Garlic painting takes part in the online NYBG's 4th Triennial exhibition 'Abundant Future'.
Abundant Future:Cultivating Diversity in Garden, Farm, and Field
Fourth New York Botanical Garden Triennial with the American Society of Botanical Artists
November 21, 2020 - March 26, 2021
Porcelain Hardneck Garlic Scapes (Allium sativum)
It is with excitement and gratitude that I have found my garlic scares watercolor painting in company with the wonderful artists in the 'Abundant Future' collaborative exhibition between the NY Botanical Garden and the American Society of Botanical Artists. As with many other events currently happening, the exhibition is not being held at the NYBG but may be viewed online instead. Later the exhibition will travel to different venues around the states.
View NYBG exhibition below -
ASBA exhibition catalog link -
ABOUT THE ART
In late spring, hardneck garlic sends up fantastical, looping, false flower stalks. As they emerge, the scapes loop and curl before stretching skyward up to four feet above the ground. Quite impressive also is the sight of these succulent green coils piled high in baskets at a farmers’ market, awaiting someone with an adventurous palette. Porcelain garlic is wilder in heat and flavor than other garlic, and it is valued for a high level of allicin, a sulfur compound. Garlic has been used for at least six thousand years to fight infections and to support health as well as to flavor food.
In the North Carolina Piedmont, a small but dedicated group of farmers have taken on hardneck garlic in a big way. An expensive and needy crop, the scapes were once considered a waste product of no value. They were snapped off early at the coiling stage so that the plant could focus energy on bulb production. More recently these tender, garlicky, asparagus-like scapes have become a highly sought delicacy for gourmets and a much-appreciated cash crop for farmers.
The porcelains produce a single row of four to seven large cloves with extremely white papery skins that surround a woody, bolting flower stalk. Because the inflorescence is sterile, the garlic develops cloves in the bulb or bulbils in the umbel that are then planted to produce a new plant. Genetic diversity for garlic is maintained through the USDA by cryopreservation of the germplasm, as very little true seed exists, and cloves rarely last for more than one season.
In the wilds of the Caucasus Mountain steppes where porcelains have been grown for millennia, the plants are found growing deep within the poor and rocky soil of dry streambeds, appearing rather spindly. Sometimes only the scape and umbel are visible, quite unlike the robust, cultivated garlic raised in fertile soil. Porcelain garlic is so uniform in its genetic footprint that individual characteristics arise due to the environment it is grown in and not by differing cultivars.
The garlic depicted here is the ‘Music’ garlic, named for Al Music of Ontario, Canada. As with so many stories of heirloom edibles, this garlic was passed down over countless generations and entered many cuisines, with immigrants carrying prized bulbs as they settled in new lands. Originating in Central Asia, this garlic made its way on the Silk Road and Spice Routes to the Mediterranean, and it was considered an heirloom of an Italian farmer who made his way to Canada. This Italian farmer’s heirloom was then passed on to a Polish farmer, who in turn passed it on to his Yugoslavian immigrant neighbor, Al Music. Music was so enamored by the beautiful white bulbs with easy-to-peel skins that he gave bulbs to friends near and far, until today it is the most popular hardneck garlic grown in Canada. Since it was introduced here in North Carolina, I feel I am a part of this tradition by including it in my own garden, and I plan to enjoy it for seasons to come.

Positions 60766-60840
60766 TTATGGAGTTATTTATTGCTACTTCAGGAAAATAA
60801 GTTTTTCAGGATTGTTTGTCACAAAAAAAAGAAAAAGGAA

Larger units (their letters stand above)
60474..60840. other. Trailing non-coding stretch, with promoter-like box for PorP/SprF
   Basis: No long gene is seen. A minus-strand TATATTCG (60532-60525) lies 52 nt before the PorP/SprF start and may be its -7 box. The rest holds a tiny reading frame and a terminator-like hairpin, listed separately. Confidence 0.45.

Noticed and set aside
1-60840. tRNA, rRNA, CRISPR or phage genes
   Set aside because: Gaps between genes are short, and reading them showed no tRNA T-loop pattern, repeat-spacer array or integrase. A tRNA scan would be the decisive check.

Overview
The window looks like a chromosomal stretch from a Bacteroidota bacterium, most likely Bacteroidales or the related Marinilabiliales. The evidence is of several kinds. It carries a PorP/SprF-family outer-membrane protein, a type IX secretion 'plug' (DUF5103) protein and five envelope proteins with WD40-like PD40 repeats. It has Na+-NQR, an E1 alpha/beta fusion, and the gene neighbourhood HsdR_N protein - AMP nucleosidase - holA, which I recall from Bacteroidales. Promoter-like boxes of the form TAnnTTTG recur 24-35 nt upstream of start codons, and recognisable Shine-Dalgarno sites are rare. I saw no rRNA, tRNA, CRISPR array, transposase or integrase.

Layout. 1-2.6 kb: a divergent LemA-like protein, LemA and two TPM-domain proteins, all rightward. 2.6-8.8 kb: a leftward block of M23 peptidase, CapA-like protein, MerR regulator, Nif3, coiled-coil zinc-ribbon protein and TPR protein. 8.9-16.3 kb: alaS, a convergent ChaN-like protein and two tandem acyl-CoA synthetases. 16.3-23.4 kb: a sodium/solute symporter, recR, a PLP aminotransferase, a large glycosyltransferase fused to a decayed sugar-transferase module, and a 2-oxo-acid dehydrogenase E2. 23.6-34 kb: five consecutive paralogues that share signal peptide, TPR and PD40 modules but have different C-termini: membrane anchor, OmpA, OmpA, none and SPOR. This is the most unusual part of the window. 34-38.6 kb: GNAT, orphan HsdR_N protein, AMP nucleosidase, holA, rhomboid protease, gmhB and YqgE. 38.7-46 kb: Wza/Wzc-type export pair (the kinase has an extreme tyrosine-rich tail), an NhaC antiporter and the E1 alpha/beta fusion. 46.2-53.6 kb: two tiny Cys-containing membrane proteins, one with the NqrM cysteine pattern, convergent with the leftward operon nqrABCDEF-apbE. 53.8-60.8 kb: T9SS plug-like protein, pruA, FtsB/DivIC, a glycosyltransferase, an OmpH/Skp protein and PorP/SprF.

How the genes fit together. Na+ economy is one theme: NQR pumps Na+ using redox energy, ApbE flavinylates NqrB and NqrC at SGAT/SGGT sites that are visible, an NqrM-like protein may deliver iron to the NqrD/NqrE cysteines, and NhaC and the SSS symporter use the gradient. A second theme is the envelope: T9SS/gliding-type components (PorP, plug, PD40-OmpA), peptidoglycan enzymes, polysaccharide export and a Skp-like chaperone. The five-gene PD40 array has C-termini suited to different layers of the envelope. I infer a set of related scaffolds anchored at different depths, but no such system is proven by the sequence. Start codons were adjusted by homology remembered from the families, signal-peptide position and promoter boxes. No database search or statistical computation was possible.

I have enjoyed painting alliums in the past, and when I came across these, I knew it would be a wonderful challenge to create an interesting portrait from something as simple as spiraling green coils with no fine details. My goal was to focus on the golden ratio seen in the form of the coils, and to create an abstracted calligraphic image with botanical accuracy, to create a present-day vision of this contemporary food while giving tribute to the garlic as an ancient food crop.
A technique I frequently use to give a piece a sense of historical significance is to alter the appearance of the watercolor paper by staining or “faux aging” the background, without allowing the process to detract from the botanical image. I was looking to place the garlic far back in time, to suggest medicinal herbs as they might appear on ancient Roman frescoes. Another reason to use a stained background is to allow the image to hover over the background in a way that the original white of the paper cannot do. To manipulate the paper I add and subtract many watercolor layers of earth tones before painting the subject. To suggest the fresco appearance I went so far as to visually destroy the background, allowing the garlic scapes to emerge from what I imagined as an ancient space. Here my challenge was to create depth with very subtle changes in color, contrast, and value, allowing the scapes to intermingle and spiral back into the void.
Not only was creating the artwork a challenging project in many aspects, many thanks go to number of botanists, writers, historians, geneticists, as well as farmers whose obsession with garlic helped to insure the research into the history.